The kinks: stories and our emotional response to them

A friend and I were discussing some of the more “interesting” fannish speculation we’ve encountered while out and about on the interwebs for various reasons re: Once Upon A Time. We both agreed we have no plans to participate in general fandom again. It is a hairy quagmire of divergent points of view and divisive passions, and we have both been there, done that with the bruises to prove it. Best to stick to the discussions we can have with our immediate internet friends.

But that got me thinking about why fandom is the way it is. Anything that makes us equally passionate–hobbies, areas of expertise, particular people, things of beauty–can lead to divergent points of view and divisiveness. We form strong opinions about those things, then the realities of internet communication exaggerate them: a degree of anonymity makes us bolder, ruder, rasher. The visual and aural cues that come with face-to-face or telephone communication are not there, which leads to unintended ambiguity and misunderstanding.

But there’s an additional element to fannishness about fictional books, films, or television shows that also contributes to the potential turbulence of the fan experience: our human response to stories. Continue reading “The kinks: stories and our emotional response to them”

Eye of the Daemon

Latest book: “Eye of the Daemon” by Camille Bacon-Smith

OK, this book was totally cheating, as I’ve not only read it before, it’s been sitting on my shelf for years now. But I was having interlibrary loan issues, and needed something to read in the interim. Plus, a lot of this “book-a-thon 2007” is about exploring themes in fantasy novels that interest me, and revisiting a book I’ve already read for its themes fits that bill.

And how.

Suffice it to say, this book really pushes my buttons.

I’ve been thinking a lot about “story kinks” as the term is understood in the fanfic community–why we are drawn to the particular stories we are, whether as writers or readers. “Kink” here is understood in a broader sense than merely sexual, any story element that draws you in with such an inexorable power that you find yourself writing or reading stories with that element over and over whether you realize it or not. Among my many “kinks”–(1) parent/child relationships, particularly when the two finally meet after the child is an (near) adult, (2) aliens-among-us, (3) the experience of being part-human, part-alien (where by “alien” I don’t necessarily mean extra-terrestrial, but anything not commonly associated with the natural inhabitants of Earth we see in our daily lives), (4) supernatural families, especially special gifts/experiences being passed down through the generations, (5) a young person only discovering belatedly that they are half-alien or of some sort of supernatural origin, which finally makes sense of the weird/bad experiences they’ve had in their lives, (6) strong women characters who are not merely bit-parts or recurring (may be less of a kink than a prerequisite), (7) characters of invitation, (8) stories of the supernatural that take place in the real world, (9) secret identities/secret sub-cultures, (10) ordinary people becoming champions/messiahs, which may or may not include destiny/prophecy/previous foreknowledge of this as an element.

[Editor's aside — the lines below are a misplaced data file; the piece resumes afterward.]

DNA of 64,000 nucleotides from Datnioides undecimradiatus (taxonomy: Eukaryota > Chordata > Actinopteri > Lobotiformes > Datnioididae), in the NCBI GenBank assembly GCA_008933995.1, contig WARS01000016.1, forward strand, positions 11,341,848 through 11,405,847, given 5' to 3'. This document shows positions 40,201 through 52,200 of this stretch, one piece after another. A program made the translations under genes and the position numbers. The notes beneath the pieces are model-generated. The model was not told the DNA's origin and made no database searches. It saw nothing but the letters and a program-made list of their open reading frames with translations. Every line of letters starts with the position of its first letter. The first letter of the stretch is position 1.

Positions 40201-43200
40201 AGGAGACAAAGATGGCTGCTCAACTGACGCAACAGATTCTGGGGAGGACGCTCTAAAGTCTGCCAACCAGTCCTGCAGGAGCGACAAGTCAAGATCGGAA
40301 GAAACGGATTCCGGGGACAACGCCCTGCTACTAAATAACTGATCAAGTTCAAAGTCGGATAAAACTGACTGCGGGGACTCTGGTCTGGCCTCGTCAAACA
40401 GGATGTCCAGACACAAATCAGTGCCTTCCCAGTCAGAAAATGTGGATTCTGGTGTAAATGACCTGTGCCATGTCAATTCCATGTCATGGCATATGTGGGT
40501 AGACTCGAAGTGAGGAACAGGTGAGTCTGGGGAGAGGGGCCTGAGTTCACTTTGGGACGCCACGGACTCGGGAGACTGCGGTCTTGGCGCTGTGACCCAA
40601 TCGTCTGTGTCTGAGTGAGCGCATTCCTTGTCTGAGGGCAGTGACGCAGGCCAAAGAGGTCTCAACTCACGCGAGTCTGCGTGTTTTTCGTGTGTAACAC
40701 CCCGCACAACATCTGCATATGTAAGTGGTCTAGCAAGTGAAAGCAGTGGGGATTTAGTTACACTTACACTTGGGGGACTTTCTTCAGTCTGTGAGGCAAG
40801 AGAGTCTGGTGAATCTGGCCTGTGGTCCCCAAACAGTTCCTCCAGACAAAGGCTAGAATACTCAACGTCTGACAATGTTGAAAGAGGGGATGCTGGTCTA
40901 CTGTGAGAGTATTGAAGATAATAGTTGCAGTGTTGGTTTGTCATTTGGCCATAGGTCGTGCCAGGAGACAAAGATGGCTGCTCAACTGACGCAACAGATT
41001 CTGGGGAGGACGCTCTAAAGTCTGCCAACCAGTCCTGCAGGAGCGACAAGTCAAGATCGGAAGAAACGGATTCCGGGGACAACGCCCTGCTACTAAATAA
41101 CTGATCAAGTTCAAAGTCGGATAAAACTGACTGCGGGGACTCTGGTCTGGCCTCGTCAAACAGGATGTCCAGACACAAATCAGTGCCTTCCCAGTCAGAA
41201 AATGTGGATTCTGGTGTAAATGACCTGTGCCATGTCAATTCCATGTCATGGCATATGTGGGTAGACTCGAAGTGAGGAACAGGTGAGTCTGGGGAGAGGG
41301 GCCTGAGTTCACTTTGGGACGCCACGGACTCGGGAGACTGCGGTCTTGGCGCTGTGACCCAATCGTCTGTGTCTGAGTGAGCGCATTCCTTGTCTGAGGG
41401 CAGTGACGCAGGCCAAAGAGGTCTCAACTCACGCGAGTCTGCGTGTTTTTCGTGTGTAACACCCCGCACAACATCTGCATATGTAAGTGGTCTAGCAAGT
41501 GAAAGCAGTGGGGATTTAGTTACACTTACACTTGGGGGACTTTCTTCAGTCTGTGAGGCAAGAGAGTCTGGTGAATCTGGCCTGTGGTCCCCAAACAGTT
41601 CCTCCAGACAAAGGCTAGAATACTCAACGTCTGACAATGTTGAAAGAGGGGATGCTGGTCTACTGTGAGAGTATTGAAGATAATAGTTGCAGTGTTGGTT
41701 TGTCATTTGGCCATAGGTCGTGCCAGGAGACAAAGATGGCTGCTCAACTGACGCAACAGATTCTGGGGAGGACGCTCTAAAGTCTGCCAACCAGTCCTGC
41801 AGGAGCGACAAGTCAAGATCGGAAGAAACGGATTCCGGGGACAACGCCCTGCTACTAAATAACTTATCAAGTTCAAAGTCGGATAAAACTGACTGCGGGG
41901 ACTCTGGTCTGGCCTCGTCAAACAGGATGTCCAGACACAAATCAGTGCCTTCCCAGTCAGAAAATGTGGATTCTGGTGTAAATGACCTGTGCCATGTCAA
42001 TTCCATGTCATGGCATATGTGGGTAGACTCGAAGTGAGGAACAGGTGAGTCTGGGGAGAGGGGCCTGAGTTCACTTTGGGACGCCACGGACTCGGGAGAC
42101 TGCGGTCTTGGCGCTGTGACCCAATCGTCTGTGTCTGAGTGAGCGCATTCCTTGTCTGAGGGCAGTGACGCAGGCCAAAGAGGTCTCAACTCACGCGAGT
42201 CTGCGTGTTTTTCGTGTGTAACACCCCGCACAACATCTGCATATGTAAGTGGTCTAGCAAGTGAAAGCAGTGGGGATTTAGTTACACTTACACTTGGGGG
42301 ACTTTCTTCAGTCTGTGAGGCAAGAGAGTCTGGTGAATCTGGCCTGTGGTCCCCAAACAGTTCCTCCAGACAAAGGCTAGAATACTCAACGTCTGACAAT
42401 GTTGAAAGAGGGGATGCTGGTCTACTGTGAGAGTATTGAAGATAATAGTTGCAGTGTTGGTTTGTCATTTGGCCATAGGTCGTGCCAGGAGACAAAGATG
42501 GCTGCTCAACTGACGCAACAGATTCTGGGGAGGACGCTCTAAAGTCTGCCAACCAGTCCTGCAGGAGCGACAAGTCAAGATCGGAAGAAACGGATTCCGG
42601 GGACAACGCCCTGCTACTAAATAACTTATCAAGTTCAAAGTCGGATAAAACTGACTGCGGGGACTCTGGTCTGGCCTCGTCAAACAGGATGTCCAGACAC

how any of this is related to ‘Eye of the Daemon’-spoilers